Talks with Tim is a weekly Q&A by Tim Grobaty, who has been a columnist in Long Beach for nearly 50 years. If you’d like to suggest an interesting or influential person in Long Beach for this (unconventional) interview, reach him at [email protected].
Austin Metoyer has been the president and CEO of Downtown Long Beach Alliance since September 2022. The Poly High School and Cal State Long Beach graduate joined the DLBA in 2016 and most recently served as its economic development and policy manager.
Tim Grobaty: You go first. Ask yourself any question.
Austin Metoyer: OK. Of the first 150 Pokemon cards, which one is your favorite? My answer would be Dragonite.
Q: All right, can Dragonite beat Superman?
A: Good question. Depends on which Superman. Maybe, if it was just the original Superman who could leap tall buildings but couldn’t fly. If it’s the Superman who can fly, then no. I don’t think any of the original Pokemon characters can beat the Superman who can fly. Other anime characters can. I’m sure Goku and Beerus could.
Q: The first video game I played was Pong. What did you start with?
A: Probably the old-school Nintendo. Our family had Mario and a duck-hunting game. Then I got into it more with Sega. I’d get up in the morning to go to school and my mom and brother would be playing Sonic the Hedgehog, and then I started getting into it.
Q: My wife and I watch “Pawn Stars’” sometimes and those early Pokemon cards go for insane prices. Are they eventually going to crash like Beanie Babies did? Or baseball cards to a lesser extent?
A: I don’t think so. Pokemon has continued to stay relevant over the past 30 years. People keep buying them and they come up with new iterations. With Beanie Babies it was just a bubble; there was nothing to keep them going. And baseball cards still have collectors. My friend keeps buying them. During the pandemic when trading cards were coming back, my friend got into baseball cards. Not just real ones, but NFTs.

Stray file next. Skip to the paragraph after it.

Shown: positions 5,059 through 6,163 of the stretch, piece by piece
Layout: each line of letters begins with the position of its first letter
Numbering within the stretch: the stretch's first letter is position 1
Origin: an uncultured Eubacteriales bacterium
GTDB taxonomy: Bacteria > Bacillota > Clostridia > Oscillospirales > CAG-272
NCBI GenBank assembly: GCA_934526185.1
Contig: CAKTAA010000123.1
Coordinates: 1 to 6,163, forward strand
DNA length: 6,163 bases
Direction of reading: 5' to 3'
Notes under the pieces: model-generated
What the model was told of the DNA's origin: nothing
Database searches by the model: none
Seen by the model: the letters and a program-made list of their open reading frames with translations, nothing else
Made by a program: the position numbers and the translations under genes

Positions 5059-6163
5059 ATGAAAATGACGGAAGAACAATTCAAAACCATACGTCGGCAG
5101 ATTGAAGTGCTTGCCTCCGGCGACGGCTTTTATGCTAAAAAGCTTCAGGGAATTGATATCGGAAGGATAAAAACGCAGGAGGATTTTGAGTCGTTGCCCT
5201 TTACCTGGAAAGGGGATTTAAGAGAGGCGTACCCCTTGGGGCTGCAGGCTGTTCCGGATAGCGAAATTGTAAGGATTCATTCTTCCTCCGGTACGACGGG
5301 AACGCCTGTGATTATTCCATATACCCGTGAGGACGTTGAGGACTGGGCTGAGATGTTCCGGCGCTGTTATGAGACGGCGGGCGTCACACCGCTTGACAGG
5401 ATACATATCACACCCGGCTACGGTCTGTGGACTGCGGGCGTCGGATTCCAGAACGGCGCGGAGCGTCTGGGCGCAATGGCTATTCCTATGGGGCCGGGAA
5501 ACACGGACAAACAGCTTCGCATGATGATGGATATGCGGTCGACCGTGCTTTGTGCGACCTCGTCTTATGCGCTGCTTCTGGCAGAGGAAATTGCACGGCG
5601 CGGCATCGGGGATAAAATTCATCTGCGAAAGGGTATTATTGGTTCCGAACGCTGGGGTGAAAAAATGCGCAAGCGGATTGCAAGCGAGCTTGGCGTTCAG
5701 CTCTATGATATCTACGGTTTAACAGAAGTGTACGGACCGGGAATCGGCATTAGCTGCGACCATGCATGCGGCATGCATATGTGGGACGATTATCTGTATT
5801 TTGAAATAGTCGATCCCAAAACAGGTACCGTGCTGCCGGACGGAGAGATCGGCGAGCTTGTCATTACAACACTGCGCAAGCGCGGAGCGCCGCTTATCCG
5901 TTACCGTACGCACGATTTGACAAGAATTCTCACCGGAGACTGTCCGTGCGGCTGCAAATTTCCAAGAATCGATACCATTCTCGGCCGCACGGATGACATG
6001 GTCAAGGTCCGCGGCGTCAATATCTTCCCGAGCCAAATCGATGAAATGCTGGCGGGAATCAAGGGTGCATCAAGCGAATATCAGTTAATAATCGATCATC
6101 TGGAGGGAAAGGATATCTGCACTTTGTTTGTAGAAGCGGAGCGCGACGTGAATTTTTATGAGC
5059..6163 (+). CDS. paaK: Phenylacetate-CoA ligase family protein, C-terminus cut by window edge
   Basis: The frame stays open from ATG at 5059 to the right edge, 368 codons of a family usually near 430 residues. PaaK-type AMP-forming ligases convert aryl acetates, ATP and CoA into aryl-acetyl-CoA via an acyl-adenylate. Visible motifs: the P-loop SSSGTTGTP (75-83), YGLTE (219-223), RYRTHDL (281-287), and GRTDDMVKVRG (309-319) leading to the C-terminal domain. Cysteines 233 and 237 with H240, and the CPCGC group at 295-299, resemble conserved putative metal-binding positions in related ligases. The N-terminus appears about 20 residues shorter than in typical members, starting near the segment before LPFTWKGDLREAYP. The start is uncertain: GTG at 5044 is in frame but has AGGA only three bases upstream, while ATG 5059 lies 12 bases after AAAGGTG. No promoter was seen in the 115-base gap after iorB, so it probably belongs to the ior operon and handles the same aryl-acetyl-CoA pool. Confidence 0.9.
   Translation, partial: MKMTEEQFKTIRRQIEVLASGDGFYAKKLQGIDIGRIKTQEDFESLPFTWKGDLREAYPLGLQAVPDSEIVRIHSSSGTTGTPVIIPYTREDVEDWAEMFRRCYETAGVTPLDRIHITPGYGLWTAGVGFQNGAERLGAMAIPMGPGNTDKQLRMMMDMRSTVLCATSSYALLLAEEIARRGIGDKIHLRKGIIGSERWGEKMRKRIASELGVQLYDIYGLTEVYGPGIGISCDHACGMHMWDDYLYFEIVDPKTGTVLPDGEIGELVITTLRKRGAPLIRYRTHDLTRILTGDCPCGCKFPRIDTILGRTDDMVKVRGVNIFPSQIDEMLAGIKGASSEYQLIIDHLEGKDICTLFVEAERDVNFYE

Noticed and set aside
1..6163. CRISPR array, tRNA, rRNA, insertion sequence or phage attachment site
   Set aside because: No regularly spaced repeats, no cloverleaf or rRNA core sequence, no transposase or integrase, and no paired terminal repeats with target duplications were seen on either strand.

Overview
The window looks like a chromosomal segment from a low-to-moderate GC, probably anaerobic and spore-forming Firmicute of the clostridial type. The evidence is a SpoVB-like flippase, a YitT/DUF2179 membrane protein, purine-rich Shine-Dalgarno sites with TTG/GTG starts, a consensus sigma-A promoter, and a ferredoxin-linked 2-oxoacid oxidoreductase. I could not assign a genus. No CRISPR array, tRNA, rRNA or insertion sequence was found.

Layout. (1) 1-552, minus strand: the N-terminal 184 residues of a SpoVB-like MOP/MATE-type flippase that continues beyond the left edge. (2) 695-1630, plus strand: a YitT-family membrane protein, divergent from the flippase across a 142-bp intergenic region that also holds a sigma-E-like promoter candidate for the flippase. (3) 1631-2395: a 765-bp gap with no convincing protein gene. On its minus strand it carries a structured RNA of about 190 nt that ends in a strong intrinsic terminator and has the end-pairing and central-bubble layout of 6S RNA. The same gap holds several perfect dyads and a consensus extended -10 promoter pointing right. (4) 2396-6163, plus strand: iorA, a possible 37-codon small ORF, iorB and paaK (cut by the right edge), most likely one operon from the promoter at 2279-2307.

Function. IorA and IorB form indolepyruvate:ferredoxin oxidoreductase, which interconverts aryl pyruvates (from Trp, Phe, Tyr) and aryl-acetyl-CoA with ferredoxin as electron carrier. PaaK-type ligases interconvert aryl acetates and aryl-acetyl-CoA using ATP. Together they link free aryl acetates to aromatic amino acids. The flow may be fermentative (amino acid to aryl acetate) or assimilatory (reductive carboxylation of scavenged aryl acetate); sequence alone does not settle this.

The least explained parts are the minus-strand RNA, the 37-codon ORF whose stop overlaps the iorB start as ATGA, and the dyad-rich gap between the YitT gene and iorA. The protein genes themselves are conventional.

Q: I still can’t get my head around NFTs. I bought all the Trump ones, though.
A: Good, I can’t see any reason at all to give that guy any money.
Q: What part of town do you live in?
A: My partner and I just bought a home in Wrigley, around Magnolia and Hill. My great aunt used to live there, I was with her every other weekend in the ‘90s, so I know the neighborhood pretty well. We just bought it last year. We should have bought it in 2020 but I think a lot of people thought the prices would go down. They didn’t, but at least we bought it before interest rates got higher.
Q: Where do you hang out?
A: I like to bounce around a bit. In Downtown—I love pizza and beer—I go to Milano and the Fourth Horseman, and I like Congregational Ale and Stave. And Ambitious Ales in BIxby Knolls.
Q: Did you decide to learn Japanese because of your affinity for anime?
A: Yes. I got into anime when I was 10 when “Sailor Moon” and all those other shows came out in the ‘90s. I was fascinated by them, so I took Japanese from eighth grade through high school at Poly. Poly has a great program. At Cal State Long Beach I majored in international business and Japanese.I can write in three kinds of Japanese: Hiragana is like natural Japanese words; Katakana is for foreign words that were brought into Japanese. Kanji is the overarching writing system like the original style that came from China and into Japan. Hiragana and Katakana only have a few characters but Kanji has thousands.
Q: You’ve got a big task as head of DLBA. There are a lot of problems with Downtown. Is it in a doom loop?
A: No, I don’t think so. The next thing we need to focus on is repositioning Downtown, making it more focused on residents. Residents now make up a large portion of Downtown. Look at all the new buildings—the new 442 West Ocean, the Current, the Gateway, Volta—most are for renters and we need to connect with the residents: Family movie nights, shutting down Pine for festivals, using historic buildings for music concerts. The infrastructure is there, the assets are there.
Q: So you’re optimistic about a reemerging Downtown?
A: There’s no reason not to be. Yes we’ve gone through a pandemic and things are still uneasy, with a lack of certainty about what returning to office looks like, but going ahead, like Pokemon, we have to evolve and see what new focus is.